More than 1,000 people have become ill with vomiting and diarrhoea in five weeks - up 27 per cent on the average figure for the same period over the past three years.
Experts are reminding barbecue lovers about the importance of handling and cooking chicken properly following the surge in illness cause by the campylobacter bacteria.
NHS Scotland laboratories have confirmed a total of 1,073 infections with the bug but, as not all patients will have contacted the health service for advice, the actual number of people who have developed symptoms is likely to be higher.
Campylobacter infections are frequently caused by contact with raw poultry and lead to stomach pain, sickness and diarrhoea. While most people recover quickly, the symptoms can last for up to 11 days. In the worst cases people can die from complications, with young children and the elderly most at risk.
Dr Alison Smith-Palmer, epidemiologist for Health Protection Scotland, which monitors diseases, said: "One of the ways people get it is through mishandled poultry, such as washing it under the kitchen tap or handling raw poultry and then bread products or salad.
"Another way is by not cooking poultry properly on the barbecue."
It is typical for cases of campylobacter to increase in the summer months in Scotland. This is linked to the popularity of barbecues in the warmer weather and people picking up the food poisoning when they dine during foreign holidays.
Dr Smith-Palmer said: "We know some of our cases are acquired abroad - people going over and bringing it back from holiday."
However, there is no certainty about the cause of the surge in cases seen in Scotland since mid-June. The infection is not passed easily from person to person and the latest spate of cases seem to be spread across the country and across age groups.
Dr Smith-Palmer said: "Why it has gone up more this year than previous years - there are probably multiple reasons. One could be warmer weather and barbecuing and people being out in the environment."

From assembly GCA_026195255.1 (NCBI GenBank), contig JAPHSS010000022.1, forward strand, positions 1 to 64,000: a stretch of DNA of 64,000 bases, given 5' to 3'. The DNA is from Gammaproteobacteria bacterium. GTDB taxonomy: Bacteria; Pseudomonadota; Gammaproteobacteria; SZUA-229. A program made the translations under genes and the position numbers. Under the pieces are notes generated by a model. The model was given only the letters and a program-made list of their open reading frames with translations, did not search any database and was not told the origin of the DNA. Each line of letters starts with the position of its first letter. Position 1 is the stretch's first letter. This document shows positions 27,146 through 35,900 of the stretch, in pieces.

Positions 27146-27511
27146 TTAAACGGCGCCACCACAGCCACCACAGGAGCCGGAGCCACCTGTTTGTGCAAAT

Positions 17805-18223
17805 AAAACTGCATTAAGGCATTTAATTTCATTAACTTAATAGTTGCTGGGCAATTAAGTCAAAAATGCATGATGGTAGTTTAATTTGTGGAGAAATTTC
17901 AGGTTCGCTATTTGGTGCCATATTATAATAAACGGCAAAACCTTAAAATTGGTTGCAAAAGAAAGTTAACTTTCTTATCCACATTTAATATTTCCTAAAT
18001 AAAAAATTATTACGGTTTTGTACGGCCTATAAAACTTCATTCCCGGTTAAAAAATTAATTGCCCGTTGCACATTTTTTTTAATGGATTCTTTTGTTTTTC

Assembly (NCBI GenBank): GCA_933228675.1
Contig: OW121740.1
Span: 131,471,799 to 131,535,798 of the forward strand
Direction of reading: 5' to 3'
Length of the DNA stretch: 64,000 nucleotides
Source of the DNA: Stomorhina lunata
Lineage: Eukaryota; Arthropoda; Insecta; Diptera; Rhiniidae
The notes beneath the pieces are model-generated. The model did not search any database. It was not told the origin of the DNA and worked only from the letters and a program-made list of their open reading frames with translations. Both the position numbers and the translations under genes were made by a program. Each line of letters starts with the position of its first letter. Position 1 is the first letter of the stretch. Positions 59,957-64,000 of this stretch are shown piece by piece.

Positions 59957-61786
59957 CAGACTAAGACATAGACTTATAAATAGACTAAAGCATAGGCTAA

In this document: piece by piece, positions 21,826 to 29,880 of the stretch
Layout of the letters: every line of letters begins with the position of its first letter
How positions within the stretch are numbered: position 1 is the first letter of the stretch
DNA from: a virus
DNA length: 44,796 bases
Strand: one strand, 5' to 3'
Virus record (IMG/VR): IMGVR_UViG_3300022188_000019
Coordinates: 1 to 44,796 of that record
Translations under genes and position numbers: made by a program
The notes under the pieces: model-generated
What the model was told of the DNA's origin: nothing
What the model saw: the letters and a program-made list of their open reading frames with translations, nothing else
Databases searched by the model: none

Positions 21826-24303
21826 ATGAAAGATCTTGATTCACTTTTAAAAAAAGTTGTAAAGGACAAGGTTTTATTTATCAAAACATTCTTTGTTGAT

The spike in numbers is not unprecedented. The average number of cases for the same five weeks covering June and early July between 2011 and 2013 was 840. However, in 2010 the total was slightly higher than this year.
The Food Standards Agency (FSA) launched a campaign about campylobacter last month, saying it was the most common cause of food poisoning in the UK. It is , however, much less well known than E.coli or salmonella. The body's research found only 28 per cent of people knew about it.
According to the FSA, about four out of five cases of campylobacter poisoning are caused by contact with raw poultry. It is promoting the message not to wash raw chicken, as splashed water droplets can spread the bacteria across hands, clothing, work surfaces and cooking equipment.
The FSA revealed new figures showing 44 per cent of people always wash chicken before cooking it, with many believing they are removing dirt or germs.
People who become ill with symptoms of food poisoning are advised to drink fluids and practice good hygiene, including washing their hands well. The NHS Inform website carries information about when to seek medical advice. Pregnant women are among those who should call their GP, as well as those who have seen blood in their vomit or stools.
Previous estimates suggest that campylobacter causes more than 100 deaths in the UK every year and costs the economy about £900 million.
The FSA is also working with farmers and producers to reduce rates of campylobacter in the national flock.